Slightly better designed brands show an even surface at first glance, but change over time due to material fatigue or temperature fluctuations: Flat image in winter, but waves in summer, as can be seen here!
Problem with cheap CLR screens - sensitive to scratches
Since the slats are made of plastic, they are sensitive to scratches. Inexpensive products are so sensitive that even gently rubbing your fingernails over them can lead to scratches and image errors.
Problem with cheap CLR screens - in-frame contrast
In addition to these practical aspects, there are also differences in image quality: In simple models, the slats are not exactly at a 45° angle and/or do not show perfect blackening on the upper side. As a result, little light is absorbed and the in-image contrast suffers, so it's no longer fun, as can be seen here from the cloth on the right that fell through the test grid.
On the left is the much “blacker” Elite Screens Starbright fabric . Thanks to their special coating, the disturbing reflected light is better absorbed by the ceiling, especially in daylight, but also in the evening with Hollywood blockbusters, and a reference black is produced at the same time. You can't achieve that with front projectors in combination with contrast screens in the living room.
So let's make it clear - A CLR LaserTV screen must meet the following criteria:
- Good black level
- pictorial plasticity
- Colorful picture
- Light weight
- Easy construction
- High-quality lamella structure (for good absorption of scattered light)
- Perfect flatness
- Contact person in Germany
Simply speak to the on-site specialists to see whether the screen you want meets these criteria.
By the way: CLR LaserTV screens are not only available as a frame version, but can now also be rolled up electrically like a screen! This is precisely what makes the use of LaserTV's incredibly flexible and ensures that there are no more unsightly black surfaces in the living room, which can hardly be avoided with conventional televisions. There are hardly any limits to the possibilities here and the giant TV can be integrated particularly elegantly or even invisibly in the stylish living room. We think: That's pure lifestyle!
These CLR LaserTV screens are available as a frame version with picture sizes from 90" to a gigantic 120", the motorized versions from 100"- 120" - this corresponds to a real home cinema size that makes conventional televisions look really old next to them.
Before you click on the order button, however, we warn you: Do not simply order any screens freely on the Internet - not even convincing screen supplements from many well-known manufacturers - because their screens are usually only bought from cheap Chinese suppliers. These often do not achieve the contrast qualities and brutal black level that can be achieved with a reference CLR such as the EliteScreens Starbright .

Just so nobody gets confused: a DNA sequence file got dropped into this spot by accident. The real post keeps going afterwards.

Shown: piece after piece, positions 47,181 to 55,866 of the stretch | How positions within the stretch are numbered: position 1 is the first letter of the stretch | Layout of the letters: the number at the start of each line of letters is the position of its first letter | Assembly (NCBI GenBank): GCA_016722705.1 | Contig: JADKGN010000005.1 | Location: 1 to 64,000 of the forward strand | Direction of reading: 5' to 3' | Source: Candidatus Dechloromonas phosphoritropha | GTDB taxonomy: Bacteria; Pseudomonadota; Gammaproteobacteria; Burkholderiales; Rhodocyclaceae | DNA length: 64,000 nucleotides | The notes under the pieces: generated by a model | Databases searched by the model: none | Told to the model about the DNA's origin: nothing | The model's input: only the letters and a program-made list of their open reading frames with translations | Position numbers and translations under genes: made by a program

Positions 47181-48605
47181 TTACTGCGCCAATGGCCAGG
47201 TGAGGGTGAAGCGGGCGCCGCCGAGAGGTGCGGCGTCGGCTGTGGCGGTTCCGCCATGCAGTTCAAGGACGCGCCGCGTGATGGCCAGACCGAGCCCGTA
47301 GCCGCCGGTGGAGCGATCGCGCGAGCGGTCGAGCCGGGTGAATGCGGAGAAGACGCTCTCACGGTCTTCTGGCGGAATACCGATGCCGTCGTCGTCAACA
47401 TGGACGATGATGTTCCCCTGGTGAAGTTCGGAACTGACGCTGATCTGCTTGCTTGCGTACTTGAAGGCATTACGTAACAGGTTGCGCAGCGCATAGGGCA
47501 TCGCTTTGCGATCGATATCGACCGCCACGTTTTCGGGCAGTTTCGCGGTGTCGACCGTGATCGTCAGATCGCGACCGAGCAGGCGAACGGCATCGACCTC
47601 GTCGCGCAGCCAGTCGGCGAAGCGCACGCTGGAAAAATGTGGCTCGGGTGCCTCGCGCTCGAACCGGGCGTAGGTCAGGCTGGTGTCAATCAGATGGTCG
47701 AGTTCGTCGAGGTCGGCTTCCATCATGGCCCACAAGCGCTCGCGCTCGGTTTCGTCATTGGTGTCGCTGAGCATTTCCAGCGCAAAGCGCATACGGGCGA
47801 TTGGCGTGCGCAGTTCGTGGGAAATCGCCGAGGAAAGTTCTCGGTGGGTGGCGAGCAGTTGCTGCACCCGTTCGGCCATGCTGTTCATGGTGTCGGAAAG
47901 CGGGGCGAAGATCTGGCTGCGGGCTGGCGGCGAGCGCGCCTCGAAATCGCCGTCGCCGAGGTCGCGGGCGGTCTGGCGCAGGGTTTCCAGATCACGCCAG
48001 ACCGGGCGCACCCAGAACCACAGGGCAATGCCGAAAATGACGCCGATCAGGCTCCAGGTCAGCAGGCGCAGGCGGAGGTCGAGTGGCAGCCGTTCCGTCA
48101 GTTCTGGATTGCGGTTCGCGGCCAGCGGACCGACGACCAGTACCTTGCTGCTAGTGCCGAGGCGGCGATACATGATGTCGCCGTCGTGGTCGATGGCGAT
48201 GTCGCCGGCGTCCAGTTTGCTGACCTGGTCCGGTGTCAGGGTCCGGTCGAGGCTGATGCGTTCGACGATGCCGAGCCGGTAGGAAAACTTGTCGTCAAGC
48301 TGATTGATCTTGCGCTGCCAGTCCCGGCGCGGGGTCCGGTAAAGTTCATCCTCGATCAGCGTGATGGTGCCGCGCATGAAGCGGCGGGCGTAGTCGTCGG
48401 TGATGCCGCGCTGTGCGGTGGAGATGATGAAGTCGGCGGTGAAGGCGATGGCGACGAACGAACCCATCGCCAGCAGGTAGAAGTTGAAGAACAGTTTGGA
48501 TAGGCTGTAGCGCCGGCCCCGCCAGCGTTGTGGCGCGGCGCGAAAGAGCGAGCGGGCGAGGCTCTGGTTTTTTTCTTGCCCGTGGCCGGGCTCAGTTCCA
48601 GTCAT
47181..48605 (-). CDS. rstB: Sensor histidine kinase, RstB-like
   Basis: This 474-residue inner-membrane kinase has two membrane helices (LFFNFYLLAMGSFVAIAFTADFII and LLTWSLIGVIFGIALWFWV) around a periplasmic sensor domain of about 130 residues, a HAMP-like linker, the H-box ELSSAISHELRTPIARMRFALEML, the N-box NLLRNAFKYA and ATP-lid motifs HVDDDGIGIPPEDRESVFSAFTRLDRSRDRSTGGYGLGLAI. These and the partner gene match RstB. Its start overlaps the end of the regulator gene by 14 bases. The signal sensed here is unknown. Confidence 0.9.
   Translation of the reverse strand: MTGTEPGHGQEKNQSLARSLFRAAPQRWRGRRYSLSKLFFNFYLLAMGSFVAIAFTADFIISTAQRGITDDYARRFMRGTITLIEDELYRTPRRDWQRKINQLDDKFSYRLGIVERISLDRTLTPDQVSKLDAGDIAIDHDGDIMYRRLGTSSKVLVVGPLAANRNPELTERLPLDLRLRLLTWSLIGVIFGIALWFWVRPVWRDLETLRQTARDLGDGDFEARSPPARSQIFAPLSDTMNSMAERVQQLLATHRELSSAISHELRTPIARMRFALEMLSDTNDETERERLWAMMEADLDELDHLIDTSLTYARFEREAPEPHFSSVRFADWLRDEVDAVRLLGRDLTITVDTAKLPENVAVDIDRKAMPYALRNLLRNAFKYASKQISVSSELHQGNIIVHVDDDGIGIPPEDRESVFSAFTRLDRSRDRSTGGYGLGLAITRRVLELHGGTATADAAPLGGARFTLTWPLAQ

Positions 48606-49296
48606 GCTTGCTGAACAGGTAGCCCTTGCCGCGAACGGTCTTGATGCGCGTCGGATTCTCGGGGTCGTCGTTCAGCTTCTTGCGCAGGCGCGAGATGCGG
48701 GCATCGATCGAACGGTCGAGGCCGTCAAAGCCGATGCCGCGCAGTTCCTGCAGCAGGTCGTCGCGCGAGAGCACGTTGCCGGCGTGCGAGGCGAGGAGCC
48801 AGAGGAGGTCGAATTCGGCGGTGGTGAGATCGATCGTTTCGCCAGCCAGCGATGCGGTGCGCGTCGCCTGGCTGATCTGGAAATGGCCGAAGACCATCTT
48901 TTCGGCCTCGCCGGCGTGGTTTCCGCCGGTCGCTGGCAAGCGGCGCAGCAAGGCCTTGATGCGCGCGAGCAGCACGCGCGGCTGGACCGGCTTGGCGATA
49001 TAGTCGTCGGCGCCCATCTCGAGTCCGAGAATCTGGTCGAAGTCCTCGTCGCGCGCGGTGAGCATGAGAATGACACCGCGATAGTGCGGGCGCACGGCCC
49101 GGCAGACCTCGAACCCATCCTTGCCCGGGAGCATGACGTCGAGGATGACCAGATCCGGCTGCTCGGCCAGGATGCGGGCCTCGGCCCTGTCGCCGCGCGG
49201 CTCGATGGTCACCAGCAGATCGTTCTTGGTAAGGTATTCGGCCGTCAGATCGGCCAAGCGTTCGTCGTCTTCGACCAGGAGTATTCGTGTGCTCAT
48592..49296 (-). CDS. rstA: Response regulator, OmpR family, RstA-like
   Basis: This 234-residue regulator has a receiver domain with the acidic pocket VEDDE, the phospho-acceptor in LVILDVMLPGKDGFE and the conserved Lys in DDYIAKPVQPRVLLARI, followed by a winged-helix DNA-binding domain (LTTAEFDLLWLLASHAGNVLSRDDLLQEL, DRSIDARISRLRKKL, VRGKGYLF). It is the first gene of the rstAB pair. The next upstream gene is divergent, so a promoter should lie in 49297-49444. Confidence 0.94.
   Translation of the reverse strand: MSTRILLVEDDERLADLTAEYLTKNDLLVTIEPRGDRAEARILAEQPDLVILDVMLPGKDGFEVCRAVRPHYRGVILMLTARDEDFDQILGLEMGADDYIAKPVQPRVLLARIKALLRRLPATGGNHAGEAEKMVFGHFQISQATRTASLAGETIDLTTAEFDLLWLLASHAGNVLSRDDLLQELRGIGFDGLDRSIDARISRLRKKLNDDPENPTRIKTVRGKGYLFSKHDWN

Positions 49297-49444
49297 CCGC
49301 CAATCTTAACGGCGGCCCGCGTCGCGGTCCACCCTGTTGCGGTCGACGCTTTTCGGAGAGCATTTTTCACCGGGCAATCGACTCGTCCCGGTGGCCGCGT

There are also big differences in the so-called "Fresnel screens". These also consist of thousands of small lamellae, but here they are not straight horizontal, but semicircular. As a result, they not only absorb light from above, but also light coming from the side. Result: The light yield is even higher, extraneous light is absorbed even better, the contrast increases. However, this also reduces the viewing angle.
Fresnel Screens' current reference is the Elite Screens Daylight with 1.3 gain . One of the advantages over other brands is that, like the Starbright CLR , it uses a fabric that is stretched over the frame. In addition to the practical advantages in transport and weight, this also has the advantage of a matt surface on which no reflections form.
Almost all other variants do not use a cloth, but here the Fresnel structure is milled into an acrylic plate from behind. As a result, the screen is bulky and also heavier, which makes installation considerably more difficult. But the main problem of these "hard screens" lies elsewhere: Since their surface is relatively smooth, part of the image is reflected directly onto the ceiling according to the law "angle of incidence = angle of reflection" and causes disturbing light effects here.
Another problem with inferior brands is the so-called "hot spot" formation. Here, the illumination in the center of the image is significantly higher than in the peripheral area, so that the center of the image appears much brighter. The image impression is permanently disturbed by the uneven illumination.
So the bottom line is clear: care is required not only when choosing the LaserTV, but above all when choosing the right screen . Only the coordinated teamwork of LaserTV, screen and the room itself ultimately ensures an enormous black, high image plasticity, lots of contrast power and a colorful picture. So don't be fooled, if you are unsure here, you should definitely seek advice from one of our competent specialist dealers and compare the LaserTV screens in question in a personal demonstration - the end result at home will be more than worth it!
The Ultimate LaserTV Screen Comparison also in the video
No time to read? This article is also available as a video, we show you the different types and quality standards of LaserTV screens on the market.